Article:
His award winning team of top designers and developers have won the Brandon Hall Awards, Best-of-Show at DemoFest and Training Magazine’s Learning Design Challenge.
His company, Cinécraft Productions, has now been recognized for three straight years on Training Industry Magazine’s Top 20 Content Development Companies Watch List.
5:30 Registration, dinner and networking
6:30 Tonight’s topic
This program is not affiliated with the Akron General Health and Wellness Center- West.
When designing a custom eLearning course, you know that getting the right information is critical. But Subject Matter Expert (SME) buy-in is even more critical to your training’s success – and in the end, key to whether or not you will have a happy and repeat customer in your portfolio.
When we encounter a Subject Matter Expert who isn’t engaged in the process, our first impulse is to work around the issue – and I could point you to many articles telling you how to do that. But let’s step back and look at the situation using practical psychology. When you work through the conflict instead of around it, you hone your people skills, and you just may win over your Subject Matter Expert and “get the information anyway.”
Begin with this premise:
Video is one of many assets available to instructional designers.
By 2018, per Cisco Systems, 84% of internet traffic will be video content. What does this mean for training professionals? We need to establish a training video lexicon. It is a proven fact that a firm grasp of word meanings is a strong predictor of successful writing. That being said, designers and clients that share a common language will be more effective and efficient in satisfying business objectives. Furthermore, choosing the type of videos for your eLearning course should be based on your learning objectives.
eLearning, Video Production
Three months ago, I dove into Branchtrack and whipped together a first aid simulation in about two and half hours. “Wow!” I thought, “This is great. Thank you to Cathy Moore for the suggestion!”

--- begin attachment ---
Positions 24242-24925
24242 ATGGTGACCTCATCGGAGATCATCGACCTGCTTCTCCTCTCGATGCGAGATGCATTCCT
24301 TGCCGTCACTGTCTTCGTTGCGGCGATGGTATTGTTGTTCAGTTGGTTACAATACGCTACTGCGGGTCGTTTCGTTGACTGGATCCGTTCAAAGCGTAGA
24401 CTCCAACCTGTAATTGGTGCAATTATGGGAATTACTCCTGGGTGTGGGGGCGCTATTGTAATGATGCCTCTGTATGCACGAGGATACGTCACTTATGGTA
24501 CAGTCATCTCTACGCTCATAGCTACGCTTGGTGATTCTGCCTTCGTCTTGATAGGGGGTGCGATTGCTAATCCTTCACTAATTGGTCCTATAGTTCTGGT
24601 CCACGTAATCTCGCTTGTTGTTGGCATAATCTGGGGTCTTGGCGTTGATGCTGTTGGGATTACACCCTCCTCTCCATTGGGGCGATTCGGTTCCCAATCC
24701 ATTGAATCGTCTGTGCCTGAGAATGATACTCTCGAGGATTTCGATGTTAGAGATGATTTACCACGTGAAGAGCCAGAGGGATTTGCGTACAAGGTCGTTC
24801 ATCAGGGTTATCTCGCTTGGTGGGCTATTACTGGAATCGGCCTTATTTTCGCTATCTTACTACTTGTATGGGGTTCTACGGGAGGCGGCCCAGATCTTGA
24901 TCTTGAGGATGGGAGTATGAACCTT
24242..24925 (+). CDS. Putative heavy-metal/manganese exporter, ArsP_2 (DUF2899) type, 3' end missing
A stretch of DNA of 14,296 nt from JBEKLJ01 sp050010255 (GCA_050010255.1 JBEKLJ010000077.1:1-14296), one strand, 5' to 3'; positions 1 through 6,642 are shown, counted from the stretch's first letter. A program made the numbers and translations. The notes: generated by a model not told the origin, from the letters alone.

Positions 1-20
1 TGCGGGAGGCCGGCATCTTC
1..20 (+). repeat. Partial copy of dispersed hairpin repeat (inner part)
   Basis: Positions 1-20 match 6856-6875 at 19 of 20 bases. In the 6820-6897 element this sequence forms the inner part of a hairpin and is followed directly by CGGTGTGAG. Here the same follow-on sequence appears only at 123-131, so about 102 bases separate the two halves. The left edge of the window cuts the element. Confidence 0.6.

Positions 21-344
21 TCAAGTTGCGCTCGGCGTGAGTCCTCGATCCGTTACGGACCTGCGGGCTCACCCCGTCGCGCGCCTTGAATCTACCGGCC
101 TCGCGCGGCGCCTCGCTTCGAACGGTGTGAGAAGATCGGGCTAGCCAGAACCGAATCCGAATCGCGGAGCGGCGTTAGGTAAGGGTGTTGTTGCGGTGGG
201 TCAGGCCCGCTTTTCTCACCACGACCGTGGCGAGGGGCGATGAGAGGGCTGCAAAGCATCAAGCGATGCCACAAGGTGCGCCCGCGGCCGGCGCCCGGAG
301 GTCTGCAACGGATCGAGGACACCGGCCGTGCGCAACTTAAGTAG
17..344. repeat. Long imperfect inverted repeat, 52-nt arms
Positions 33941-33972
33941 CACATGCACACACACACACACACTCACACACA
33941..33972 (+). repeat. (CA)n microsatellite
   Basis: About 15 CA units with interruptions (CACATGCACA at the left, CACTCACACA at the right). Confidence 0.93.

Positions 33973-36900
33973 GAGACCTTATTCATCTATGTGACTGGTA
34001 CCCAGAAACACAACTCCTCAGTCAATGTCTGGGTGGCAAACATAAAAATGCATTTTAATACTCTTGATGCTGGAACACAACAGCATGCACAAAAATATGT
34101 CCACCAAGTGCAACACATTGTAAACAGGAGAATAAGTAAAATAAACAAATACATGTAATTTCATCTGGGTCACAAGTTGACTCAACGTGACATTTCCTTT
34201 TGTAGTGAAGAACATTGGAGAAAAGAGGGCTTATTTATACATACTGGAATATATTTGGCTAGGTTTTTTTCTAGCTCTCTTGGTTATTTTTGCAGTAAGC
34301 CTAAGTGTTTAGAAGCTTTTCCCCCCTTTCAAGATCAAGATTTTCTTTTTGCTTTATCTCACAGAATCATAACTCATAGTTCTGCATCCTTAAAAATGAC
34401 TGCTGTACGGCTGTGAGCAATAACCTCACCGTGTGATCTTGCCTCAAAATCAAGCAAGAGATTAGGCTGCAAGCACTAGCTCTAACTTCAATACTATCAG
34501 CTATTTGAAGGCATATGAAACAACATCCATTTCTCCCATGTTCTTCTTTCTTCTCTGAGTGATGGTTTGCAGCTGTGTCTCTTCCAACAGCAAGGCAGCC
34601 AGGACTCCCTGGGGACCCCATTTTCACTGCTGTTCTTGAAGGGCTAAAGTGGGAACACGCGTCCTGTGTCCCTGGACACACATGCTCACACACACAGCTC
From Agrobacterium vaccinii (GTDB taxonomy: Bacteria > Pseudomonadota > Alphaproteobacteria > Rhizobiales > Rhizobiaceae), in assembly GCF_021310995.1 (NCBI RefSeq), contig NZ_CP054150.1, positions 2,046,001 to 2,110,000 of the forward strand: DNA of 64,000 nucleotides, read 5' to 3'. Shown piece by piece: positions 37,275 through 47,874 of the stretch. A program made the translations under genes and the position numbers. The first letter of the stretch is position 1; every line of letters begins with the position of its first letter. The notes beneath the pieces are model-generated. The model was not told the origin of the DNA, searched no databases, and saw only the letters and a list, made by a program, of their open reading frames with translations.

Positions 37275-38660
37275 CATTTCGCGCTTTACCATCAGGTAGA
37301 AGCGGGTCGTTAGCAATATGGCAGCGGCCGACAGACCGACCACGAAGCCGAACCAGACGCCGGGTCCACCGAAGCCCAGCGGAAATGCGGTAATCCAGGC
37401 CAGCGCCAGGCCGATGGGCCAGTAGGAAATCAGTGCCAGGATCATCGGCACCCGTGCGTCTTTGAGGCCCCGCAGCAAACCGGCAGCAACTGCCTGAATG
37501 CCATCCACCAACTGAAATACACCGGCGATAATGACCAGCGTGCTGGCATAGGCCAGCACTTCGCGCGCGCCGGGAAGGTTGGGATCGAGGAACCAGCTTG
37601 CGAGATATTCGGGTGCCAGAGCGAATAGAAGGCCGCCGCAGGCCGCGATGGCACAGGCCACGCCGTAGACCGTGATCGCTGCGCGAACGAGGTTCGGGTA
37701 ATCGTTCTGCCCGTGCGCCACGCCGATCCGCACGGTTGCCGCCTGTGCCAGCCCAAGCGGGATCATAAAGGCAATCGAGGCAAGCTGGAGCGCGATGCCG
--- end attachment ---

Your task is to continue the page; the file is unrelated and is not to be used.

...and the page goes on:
Before moving on with the story, here’s a hi-level description of the product: Branchtrack is a superfast way to author, design and deliver branched simulations. They believe in “learning by doing, trying, playing and failing. (They) believe that serious can be fun and easy.” I learned about the tool while studying with Cathy Moore in her Scenario design workshop. Back to the wow.
There is an allure to Moodle’s value proposition. What’s not to like about FREE?!
For a company considering an LMS solution, spending $100,000 annually can cause sticker shock. In return, the organization receives an untried delivery channel to host, track, and report on the training content delivered to employees, distribution channels, and customers. Alternatively, many Software as a Service (SAS) LMS solutions have a cost-per-registered user model that seems affordable when you have a limited number of users, but can ramp up to be a very pricey annual expense if you have a large user base.
Are you a training department of one? Have you created training that fell short of the client’s expectations? Are you often going outside the scope or over budget? Here are 5 questions to ask a prospective client in one of your company’s line of business when they come to you with the desire for a custom eLearning course. Hopefully these time-savers will keep you on track to success! Continue reading